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    #8
    FWIW, I just sold my 70-200 f/4L for about $100 MORE than I bought it for; a profit of about 6% per year of ownership.
     
  9. VirtualRain thread starter macrumors 603

    VirtualRain

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    #9
    Good feedback so far... it's perhaps not surprising that there's a major bias towards the f4 L lens. Of course, I want it too. :) However, I will only use this lens probably 1 in 20 shots, and I'm not selling or printing my photos. I won't buy a lens, especially a telephoto without IS... period. So will I really benefit from the added $500 expense of the L glass in my case?
     
  10. Edge100 macrumors 68000

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    #10
    I would put image quality WAAAAY above IS in my list of priorities. You're quite right in wanting IS in a telephoto, where it matters a lot more. But the 70-200 is really that much better than the 70-300! My 70-200 f/4L was an incredible lens; contrasty and very sharp, even at f/4.

    Attached is a 100% crop of a shot taken with my old 70-200 f/4L @ f/4.

    If you can swing the $1000 for the 70-200 f/4L IS, that's an even better lens. It's a 4-stop IS system, so with stationary subjects, you can shoot with very slow shutter speeds. But consider this: both of the non-L lenses you mentioned are f/5.6 at the long end. Are you really willing to give up that stop of light (not to mention the sharpness and contrast of the L), just for IS?
     

    Attached Files:

  11. SLC Flyfishing Suspended

    SLC Flyfishing

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    #11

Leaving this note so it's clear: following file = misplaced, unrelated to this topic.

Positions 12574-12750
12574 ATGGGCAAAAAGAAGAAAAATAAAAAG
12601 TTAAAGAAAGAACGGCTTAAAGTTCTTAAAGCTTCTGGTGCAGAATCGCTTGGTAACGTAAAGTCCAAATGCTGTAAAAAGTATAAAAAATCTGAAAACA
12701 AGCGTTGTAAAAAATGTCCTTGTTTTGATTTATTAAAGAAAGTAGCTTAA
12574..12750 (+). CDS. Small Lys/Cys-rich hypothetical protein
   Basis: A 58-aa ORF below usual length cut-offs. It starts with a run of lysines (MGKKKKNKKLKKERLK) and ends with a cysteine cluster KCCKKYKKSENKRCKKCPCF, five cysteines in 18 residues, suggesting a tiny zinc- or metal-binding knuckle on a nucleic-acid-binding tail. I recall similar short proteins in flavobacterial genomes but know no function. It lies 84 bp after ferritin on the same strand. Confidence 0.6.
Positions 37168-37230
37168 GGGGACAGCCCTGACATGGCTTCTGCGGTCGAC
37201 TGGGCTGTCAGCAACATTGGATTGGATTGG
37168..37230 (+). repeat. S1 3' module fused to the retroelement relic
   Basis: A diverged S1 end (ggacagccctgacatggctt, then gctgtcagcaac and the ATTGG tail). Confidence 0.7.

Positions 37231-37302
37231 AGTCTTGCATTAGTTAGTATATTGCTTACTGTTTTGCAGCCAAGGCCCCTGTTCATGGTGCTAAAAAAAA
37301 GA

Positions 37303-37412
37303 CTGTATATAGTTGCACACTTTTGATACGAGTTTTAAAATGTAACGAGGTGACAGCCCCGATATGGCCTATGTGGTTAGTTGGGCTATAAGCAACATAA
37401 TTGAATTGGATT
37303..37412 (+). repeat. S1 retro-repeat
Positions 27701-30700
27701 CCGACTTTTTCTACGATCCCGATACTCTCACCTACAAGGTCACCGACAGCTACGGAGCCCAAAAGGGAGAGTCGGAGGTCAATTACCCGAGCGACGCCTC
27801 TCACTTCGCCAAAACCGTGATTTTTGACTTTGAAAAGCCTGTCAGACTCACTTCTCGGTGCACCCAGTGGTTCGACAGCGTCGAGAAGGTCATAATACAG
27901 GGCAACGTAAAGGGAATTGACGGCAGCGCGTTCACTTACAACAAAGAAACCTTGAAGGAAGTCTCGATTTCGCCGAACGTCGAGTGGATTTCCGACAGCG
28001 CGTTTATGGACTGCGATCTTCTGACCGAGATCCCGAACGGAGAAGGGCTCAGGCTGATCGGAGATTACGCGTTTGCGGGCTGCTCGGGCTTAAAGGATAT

It's not that there's a bias, it's just that you asked which lens would be the best, we've given you the honest answer. The 70-200 F/4L IS is the best lens in your list of potential purchases, and by a very very wide margin.

    If your experience is anything like my experience with the Nikon AF-S VR 70-200 f/2.8, you'll be searching out opportunities to use the lens, perhaps the reason you say you'll only use the lens for 1 in 20 shots is because you've never shot with a lens of this calibre in the 70-200's focal length range. This is about as good as it gets in zoom lenses, with the major difference between this lens and lenses costing twice as much or more being a faster, constant aperture. Trust me when I say that lenses like the 70-300 f/4-5.6 are the type that you use for 1 in 20 shots merely because the results and the user experience are not that remarkable. Totally different situation with the 70-200 f/4 IS, like I said, you'll go looking for opportunities to use the lens.

    That's unfortunate, since you may miss out on some truely remarkable glass in doing so. The Canon 135 f/2L, 100 f/2.8L macro, 85 f/1.2L, and 200 f/2.8L, spring to mind quite readily. Really the 50 mm lenses are short tele's on a crop body camera as well, none of them are IS either.

    Yes you will, if image quality and sharpness are highly important to you. Less so if they are not. If you are looking for versatility over quality, then I suppose the 70-300 has more range, but the IQ isn't really comparable. If you can become comfortable with the idea of not having IS, then you can have the fantastic Canon 70-200 f/4 L for less than $50.00 more than the 70-300 f/4-5.6 IS. For me it's a no brainer which lens to get, but it's not my money that's going to be spent here so I can only offer what I'd do.